This story does a good job of explaining the research, but it could have done more to describe who was behind the study and a quoted source’s ties to that company. In addition, there was no information on potential costs, and the headline and lede may (emphasis on the “may”) lead a reader to expect a more dramatic outcome than is actually the case.
Food allergies affect millions of individuals, and even minute traces of the perpetrators can trigger reactions that could be fatal. Options are few for folks with these allergies, and the ease of employing a patch to combat reactions will loom as a very attractive idea. Stories about such possible remedies need to be brutally clear about the availability timeline.
The story makes no effort to describe the likely cost of this “peanut patch” intervention. Even if a precise number can’t be provided, are we talking tens, hundreds, or thousands of dollars for treatment? Some estimate should be possible at this stage of development.
The level of specificity in the description of benefits in this story is laudable. The text makes it clear that the highest dose intervention desensitized half of the allergic participants by a relatively modest amount, enabling these individuals to be exposed to a gram of peanut protein without reacting. The story also goes on to explain the value of this modest change: this desensitization level may permit allergic individuals to manage “chance” encounters with bits of peanut that can contaminate food products.
Since this was a placebo-controlled trial, however, we wish that the story had provided details about the placebo response rate, as that would have made it clear that the patch was more effective than the placebo. In addition, the take-home message from the headline and first sentence seems less careful than the clearly stated benefit in the story body. As a result, readers may infer a greater benefit than the study actually describes. One could easily conclude that the patch can provide complete protection from an allergic reaction, and that simply is not the case.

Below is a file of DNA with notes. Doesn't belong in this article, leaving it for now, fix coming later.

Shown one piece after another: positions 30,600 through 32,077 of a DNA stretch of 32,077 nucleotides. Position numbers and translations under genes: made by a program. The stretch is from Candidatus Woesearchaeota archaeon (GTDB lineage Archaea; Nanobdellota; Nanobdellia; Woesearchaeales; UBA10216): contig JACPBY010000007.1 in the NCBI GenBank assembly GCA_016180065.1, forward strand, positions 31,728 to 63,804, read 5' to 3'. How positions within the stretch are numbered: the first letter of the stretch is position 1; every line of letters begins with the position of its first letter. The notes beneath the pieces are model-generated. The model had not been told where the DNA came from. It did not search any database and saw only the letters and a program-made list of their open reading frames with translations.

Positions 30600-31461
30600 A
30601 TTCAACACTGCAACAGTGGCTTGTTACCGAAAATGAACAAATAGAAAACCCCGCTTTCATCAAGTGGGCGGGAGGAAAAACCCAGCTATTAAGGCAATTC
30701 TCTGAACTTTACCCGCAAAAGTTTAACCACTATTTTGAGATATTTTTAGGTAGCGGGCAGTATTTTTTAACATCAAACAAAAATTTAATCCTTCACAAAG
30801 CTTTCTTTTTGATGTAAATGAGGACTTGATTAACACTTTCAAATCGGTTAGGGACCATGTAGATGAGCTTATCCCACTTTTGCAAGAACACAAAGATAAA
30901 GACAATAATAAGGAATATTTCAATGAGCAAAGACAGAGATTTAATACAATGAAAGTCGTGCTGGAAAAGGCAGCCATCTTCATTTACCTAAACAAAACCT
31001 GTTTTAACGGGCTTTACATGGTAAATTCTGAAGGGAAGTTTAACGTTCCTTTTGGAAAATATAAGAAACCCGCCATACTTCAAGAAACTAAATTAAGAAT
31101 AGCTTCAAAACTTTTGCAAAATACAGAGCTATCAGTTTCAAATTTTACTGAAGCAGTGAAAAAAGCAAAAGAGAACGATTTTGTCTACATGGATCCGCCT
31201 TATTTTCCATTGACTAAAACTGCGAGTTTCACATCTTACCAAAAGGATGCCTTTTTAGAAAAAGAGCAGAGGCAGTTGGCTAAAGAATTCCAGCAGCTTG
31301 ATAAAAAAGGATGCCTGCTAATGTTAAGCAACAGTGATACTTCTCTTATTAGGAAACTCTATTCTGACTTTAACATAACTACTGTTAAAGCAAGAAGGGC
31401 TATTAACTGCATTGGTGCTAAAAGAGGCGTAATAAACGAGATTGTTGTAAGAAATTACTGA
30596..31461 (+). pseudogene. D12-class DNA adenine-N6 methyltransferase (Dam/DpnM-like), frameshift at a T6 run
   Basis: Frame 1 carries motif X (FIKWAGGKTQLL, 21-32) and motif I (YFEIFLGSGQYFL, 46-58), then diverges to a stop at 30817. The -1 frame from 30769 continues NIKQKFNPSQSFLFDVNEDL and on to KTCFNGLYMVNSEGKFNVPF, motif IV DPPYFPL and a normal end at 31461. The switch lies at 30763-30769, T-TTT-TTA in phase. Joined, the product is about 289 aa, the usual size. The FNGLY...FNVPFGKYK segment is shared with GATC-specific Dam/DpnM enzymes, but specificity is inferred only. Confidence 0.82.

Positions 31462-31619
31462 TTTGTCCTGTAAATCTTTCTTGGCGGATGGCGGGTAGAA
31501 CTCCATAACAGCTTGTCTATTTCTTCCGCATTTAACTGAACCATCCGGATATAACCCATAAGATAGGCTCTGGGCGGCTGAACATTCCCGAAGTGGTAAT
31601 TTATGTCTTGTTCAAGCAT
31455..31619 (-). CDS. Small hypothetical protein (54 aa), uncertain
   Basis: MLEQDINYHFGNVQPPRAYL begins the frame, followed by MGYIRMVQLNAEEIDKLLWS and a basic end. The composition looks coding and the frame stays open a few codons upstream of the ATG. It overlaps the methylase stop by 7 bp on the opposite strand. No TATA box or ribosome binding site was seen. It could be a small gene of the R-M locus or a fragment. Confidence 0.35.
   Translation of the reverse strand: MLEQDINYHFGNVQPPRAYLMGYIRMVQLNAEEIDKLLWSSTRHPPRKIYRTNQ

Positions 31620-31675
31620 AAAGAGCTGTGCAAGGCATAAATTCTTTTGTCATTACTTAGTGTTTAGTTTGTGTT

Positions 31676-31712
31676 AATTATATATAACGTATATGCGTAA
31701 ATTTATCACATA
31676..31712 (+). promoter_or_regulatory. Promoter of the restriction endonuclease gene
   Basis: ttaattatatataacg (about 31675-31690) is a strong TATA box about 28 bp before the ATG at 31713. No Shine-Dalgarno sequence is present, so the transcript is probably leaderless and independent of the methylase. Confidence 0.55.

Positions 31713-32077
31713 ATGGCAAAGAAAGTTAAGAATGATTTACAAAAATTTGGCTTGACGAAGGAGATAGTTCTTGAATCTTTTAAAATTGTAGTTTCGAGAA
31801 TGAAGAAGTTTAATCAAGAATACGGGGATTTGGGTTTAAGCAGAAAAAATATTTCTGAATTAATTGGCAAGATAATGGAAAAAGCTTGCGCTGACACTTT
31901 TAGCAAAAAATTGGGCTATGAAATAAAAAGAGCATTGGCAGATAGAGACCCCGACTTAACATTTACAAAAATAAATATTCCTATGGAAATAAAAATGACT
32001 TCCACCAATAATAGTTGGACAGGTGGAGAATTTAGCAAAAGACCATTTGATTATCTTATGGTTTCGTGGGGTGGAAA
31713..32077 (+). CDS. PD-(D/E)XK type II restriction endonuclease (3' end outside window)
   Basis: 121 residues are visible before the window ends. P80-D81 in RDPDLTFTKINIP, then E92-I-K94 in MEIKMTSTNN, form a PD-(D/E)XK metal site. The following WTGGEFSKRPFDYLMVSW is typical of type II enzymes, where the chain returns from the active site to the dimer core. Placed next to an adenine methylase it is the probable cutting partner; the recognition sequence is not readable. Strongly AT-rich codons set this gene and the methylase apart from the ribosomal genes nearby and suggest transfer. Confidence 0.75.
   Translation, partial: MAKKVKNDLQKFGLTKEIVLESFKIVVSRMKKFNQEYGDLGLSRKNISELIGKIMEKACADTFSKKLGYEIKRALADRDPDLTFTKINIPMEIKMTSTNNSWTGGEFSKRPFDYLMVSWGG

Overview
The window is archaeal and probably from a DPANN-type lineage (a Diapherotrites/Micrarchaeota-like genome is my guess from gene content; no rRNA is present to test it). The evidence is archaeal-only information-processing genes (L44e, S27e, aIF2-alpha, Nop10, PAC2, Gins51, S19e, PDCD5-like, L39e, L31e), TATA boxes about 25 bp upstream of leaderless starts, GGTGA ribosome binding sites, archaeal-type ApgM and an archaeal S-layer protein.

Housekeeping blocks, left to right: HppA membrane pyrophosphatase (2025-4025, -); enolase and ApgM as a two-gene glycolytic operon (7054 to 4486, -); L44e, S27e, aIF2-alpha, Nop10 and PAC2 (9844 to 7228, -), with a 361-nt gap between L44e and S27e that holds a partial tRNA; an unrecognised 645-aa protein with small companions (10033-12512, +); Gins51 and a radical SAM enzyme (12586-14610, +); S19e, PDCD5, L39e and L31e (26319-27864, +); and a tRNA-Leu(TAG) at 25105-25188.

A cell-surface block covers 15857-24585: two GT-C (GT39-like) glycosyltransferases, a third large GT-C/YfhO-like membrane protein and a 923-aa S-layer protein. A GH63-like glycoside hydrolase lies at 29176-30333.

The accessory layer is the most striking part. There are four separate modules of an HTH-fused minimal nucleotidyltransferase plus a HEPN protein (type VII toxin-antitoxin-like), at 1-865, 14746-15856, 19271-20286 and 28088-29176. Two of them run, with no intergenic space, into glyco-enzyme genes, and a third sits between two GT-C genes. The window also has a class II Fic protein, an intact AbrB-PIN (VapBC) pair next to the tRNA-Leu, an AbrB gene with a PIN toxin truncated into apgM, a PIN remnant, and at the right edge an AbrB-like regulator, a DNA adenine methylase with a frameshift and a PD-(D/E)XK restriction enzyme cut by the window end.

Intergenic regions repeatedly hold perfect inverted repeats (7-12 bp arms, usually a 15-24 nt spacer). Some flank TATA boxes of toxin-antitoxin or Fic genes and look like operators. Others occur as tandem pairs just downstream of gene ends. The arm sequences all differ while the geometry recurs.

The story handles this aspect well, by noting side effects of the patches and explaining the difficulties experienced by two participants forced to drop out of the study.
This dimension of the story was not quite satisfactory. Details of the experimental design are laid out fairly high in the story, and in a way that is quite readable. But the story refers confusingly to “the second phase” of a study without any discussion of what that means. It would have been easy to explain that phase II studies are part of the pre-approval testing process, and that they are designed to find the optimum dose for an experimental treatment. More worrisome, the story doesn’t establish to what extent the study has been subjected to peer review. The story cites the source event — a scientific meeting — making it unlikely that the study has yet negotiated the peer-review process on its way to journal publication. It’s appropriate in this situation to note the preliminary nature of the findings.
Although the story paints a rather scary picture of the risks to individuals with food allergies in a world where otherwise benign food products can easily be contaminated, the data presented back up the scenario. The world IS scary place for folks with food allergies.
The story does offer the reaction of a credible scientist who is not affiliated with the study. But it contains no information to help the reader assess possible conflicts of interest among the study authors. A MedPageToday story about the same study notes that Dr. Sampson, the lead study author quoted in the story, disclosed a relevant relationship with DBV, the company that makes the patch. The story also offers no explanation of who funded the trial (again, DBV).
Although the story makes no overt effort to compare this intervention with alternatives, it does allude to such strategies as “oral or under-the-tongue therapy.” We’ll call this a borderline satisfactory.
The story lede uses cautionary wording–“protection may eventually come”–and then, at the bottom of the text, gets reasonably specific about the “several more years” needed before a product could become available.
The story alludes to oral immunotherapy — a similar approach to desensitization that has been more thoroughly tested than the skin patch — but as noted above, it does not provide any real discussion of how the two compare. Nor does it explain that the patch has already been tested in a pilot study that didn’t find any benefit for the patch over a placebo. What’s different about the current study that led to a higher success rate? A bit more context was needed to satisfy this criterion.
Since the story includes a comment from an independent expert, we can be sure it didn’t rely excessively on a news release. That being said, a news release issued for the study had some useful information for the reader, including sponsorship details, that we wish had made it into the story.